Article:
Parents wary of new varsity entrance regime
PARENTS and students are worried that a huge number of students will vie to study at the 11 universities where a new entrance system will be introduced.
Over 250,000 students passed the matriculation examination this year, but the Department of Higher Education will introduce the new entrance system at only 11 top universities in Yangon and Mandalay regions.
“Most parents and students will apply to the universities with the new entrance system, which will make it difficult for students and parents,” said Ma Nwe Nwe Aung, a guardian in Shwe Phyi Thar township.
Under the new system, university boards will select students for admission to study at their institutions. The universities’ enrollment and entrance rules will soon be announced, and will depend on the categories of the universities, the department said.
“The new system is good news for us. I want my daughter to attend Yangon University,” said Daw Win Mar of Mingalardon township.
The 11 universities will begin accepting applications using the new entrance system on Friday, including six universities in Yangon and five in Mandalay, that offer technology, computer, language, and art and science courses.
Applications must be submitted by the students or their parents. Filing applications through email is not allowed, according to U Kyi Shwin, rector of the Yangon University of Foreign Languages.
“I don’t think we will get many applications,” he said. “We expect only about 5000, as (accepting) too many is not possible,” he said.
He said his staff would be busier due to the change in the application process but that they can manage the change as “it is not too difficult.”
Parents expressed hope that under the new system the universities would not confine their selection to the scores the students got on the matriculation exam.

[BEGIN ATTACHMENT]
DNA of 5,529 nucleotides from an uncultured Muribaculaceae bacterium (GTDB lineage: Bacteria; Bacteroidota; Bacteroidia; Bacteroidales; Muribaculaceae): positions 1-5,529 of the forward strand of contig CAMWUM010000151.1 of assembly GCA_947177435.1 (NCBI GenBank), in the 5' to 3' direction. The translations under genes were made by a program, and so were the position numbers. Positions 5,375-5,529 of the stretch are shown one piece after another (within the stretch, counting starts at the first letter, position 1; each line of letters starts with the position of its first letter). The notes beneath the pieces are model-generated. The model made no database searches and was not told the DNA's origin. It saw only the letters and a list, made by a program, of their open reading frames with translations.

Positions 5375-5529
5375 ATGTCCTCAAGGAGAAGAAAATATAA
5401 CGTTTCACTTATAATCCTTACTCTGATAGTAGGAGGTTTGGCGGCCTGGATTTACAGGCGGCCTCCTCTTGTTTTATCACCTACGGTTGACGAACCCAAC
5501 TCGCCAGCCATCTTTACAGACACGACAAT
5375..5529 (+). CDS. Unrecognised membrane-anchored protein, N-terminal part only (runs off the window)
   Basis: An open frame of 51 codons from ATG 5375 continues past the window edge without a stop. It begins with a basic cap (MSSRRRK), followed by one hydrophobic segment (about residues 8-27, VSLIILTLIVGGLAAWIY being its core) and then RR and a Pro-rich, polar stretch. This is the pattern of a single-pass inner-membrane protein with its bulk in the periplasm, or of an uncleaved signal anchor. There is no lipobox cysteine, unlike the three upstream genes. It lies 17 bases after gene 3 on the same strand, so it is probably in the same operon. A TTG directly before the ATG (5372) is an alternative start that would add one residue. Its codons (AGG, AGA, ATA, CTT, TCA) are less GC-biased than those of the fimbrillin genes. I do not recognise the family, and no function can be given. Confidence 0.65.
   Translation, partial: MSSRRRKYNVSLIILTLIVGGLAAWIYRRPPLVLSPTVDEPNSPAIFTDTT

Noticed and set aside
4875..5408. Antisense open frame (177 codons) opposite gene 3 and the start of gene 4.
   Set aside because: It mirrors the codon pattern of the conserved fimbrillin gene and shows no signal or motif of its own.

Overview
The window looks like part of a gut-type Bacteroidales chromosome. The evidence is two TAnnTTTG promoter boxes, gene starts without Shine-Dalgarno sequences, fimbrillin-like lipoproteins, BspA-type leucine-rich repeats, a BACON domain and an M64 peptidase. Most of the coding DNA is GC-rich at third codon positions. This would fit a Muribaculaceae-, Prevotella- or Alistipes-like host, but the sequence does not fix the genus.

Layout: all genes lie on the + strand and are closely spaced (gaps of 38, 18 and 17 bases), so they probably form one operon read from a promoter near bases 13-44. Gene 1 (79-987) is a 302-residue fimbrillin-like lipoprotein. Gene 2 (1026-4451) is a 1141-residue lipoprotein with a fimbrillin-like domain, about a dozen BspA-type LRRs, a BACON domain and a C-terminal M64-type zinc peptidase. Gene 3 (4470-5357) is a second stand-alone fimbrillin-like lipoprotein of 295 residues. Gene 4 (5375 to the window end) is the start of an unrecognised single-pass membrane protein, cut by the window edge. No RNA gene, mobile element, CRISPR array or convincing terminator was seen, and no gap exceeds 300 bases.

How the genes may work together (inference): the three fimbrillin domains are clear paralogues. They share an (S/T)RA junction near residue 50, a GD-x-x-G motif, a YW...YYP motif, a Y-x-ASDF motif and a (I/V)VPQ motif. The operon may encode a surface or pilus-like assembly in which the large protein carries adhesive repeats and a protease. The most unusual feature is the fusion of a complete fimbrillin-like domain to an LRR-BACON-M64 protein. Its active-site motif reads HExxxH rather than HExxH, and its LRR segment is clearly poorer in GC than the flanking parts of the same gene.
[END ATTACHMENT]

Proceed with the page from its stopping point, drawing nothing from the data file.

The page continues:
“I welcome a system that does not depend on exam scores for university enrollment, so students can choose what they desire. Some choose a major subject they are not interested in because their parents force them based on their scores,” said U Aung Moe, a parent in Botahtaung township.
In previous years, the department controlled the enrollment of universities based on matriculation exam grades, and the enrollments of universities depended on those scores.
U Aung Aung Min, deputy director general of the department, said, “Students who are denied admission under the new system can join other universities like previously.”
“The new system will call their applications earlier,” he said.
Applications under ordinary enrollment will start on June 25.
There are over 170 universities, colleges and degree colleges, of which 133 are under the Ministry of Education.
In 2014, the ministry said it would give autonomy to the universities, and the new entrance system is part of this process.
The department wants all universities to change to the new system but most of the institutions are not ready yet, said U Aung Aung Min.
“I hope other universities will adopt the new entrance system in the next academic year after they learn from the experience of the 11 initial universities,” he added.
The current National League for Democracy (NLD)-led government has been implementing various programmes in a bid to improve the country’s education system, which deteriorated due to decades of military rule.
In the early years after gaining independence from Britain on January 4, 1948, Myanmar had a very extensive network of missionary schools that employed highly qualified foreign teachers that teaches students all key subjects, making them among the most highly educated in the region.